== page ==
unfolded RuvC­junction complex (b) are indicated by asterisks. The site of incision are 
indicated by scissors. The products of resolution (C) can be repaired by DNA ligase.

RecA Homologs in Eukaryotes

Rad51: catalyzes a synaptic reaction between a single strand DNA

and a DNA double helix.

Brca1 and Brca2: interact with Rad51 and facilitate strand


Recombination Can Lead to Gene Conversion

Key Terms
•Postmeiotic segregation describes the
segregation of two strands of a duplex DNA that bear
different information (created by heteroduplex
formation during meiosis) when a subsequent
replication allows the strands to separate.
•Gene conversion is the alteration of one strand of
a heteroduplex DNA to make it complementary with
the other strand at any position(s) where there were
mispaired bases.

Key Concepts
•Heteroduplex DNA that is created by recombination
can have mismatched sequences where the
recombining alleles are not identical.
•Repair systems may remove mismatches by
changing one of the strands so its sequence is
complementary to the other.

Recombination Functions as a DNA Repair Mechanism

DNA at the break site (a) is resected to expose

single-stranded (ss)DNA (b). The resulting ssDNA
becomes coated by the single-strand-binding
protein, replication protein A (RPA), which in turn
functions as a target for the binding of RAD52. As
RAD51 interacts with RAD52, RAD51 can gain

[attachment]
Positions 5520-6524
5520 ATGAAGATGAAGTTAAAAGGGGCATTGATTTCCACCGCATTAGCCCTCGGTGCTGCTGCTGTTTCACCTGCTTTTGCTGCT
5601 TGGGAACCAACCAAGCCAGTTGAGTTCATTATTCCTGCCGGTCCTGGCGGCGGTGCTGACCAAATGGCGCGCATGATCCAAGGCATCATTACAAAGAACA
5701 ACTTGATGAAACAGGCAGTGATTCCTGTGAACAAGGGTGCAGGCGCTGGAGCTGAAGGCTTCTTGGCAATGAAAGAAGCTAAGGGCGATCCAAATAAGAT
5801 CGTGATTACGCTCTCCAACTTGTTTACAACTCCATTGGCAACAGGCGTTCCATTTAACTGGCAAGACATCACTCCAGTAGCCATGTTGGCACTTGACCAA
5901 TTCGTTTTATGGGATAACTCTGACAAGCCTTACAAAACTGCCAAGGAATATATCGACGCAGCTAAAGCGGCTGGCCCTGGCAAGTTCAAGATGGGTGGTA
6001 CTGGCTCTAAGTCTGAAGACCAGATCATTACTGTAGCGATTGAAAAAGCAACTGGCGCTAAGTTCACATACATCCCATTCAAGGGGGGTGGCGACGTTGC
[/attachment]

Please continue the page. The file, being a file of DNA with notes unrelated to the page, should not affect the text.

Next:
access to the ssDNA–RPA complex. (c) After
assembly of an active nucleoprotein filament on
the resected ssDNA tail of the first end, the
complex pairs with homologous double-stranded
(ds)DNA and strand exchange takes place. (c) In
the next stage, RAD51 and/or RAD52 promote the
capture of the second-end ssDNA tail. (d and e)
The two invading ends function as primers for
DNA resynthesis. (f) Finally, the DNA crossovers
are resolved to allow the repaired duplexes to

Double­Strand Break and 
Recombination Repair

Double-strand breaks are repaired by

either homologous recombination,
which in eukaryotes depends on the
Rad51-family proteinsorthologs of the
bacterial RecA recombinase, or by
nonhomologous end-joining mediated
by the DNA-PK complex. A key
intermediate in homologous
recombination is the Holliday
intermediate, in which the two
recombining duplexes are joined
covalently by single-strand crossovers.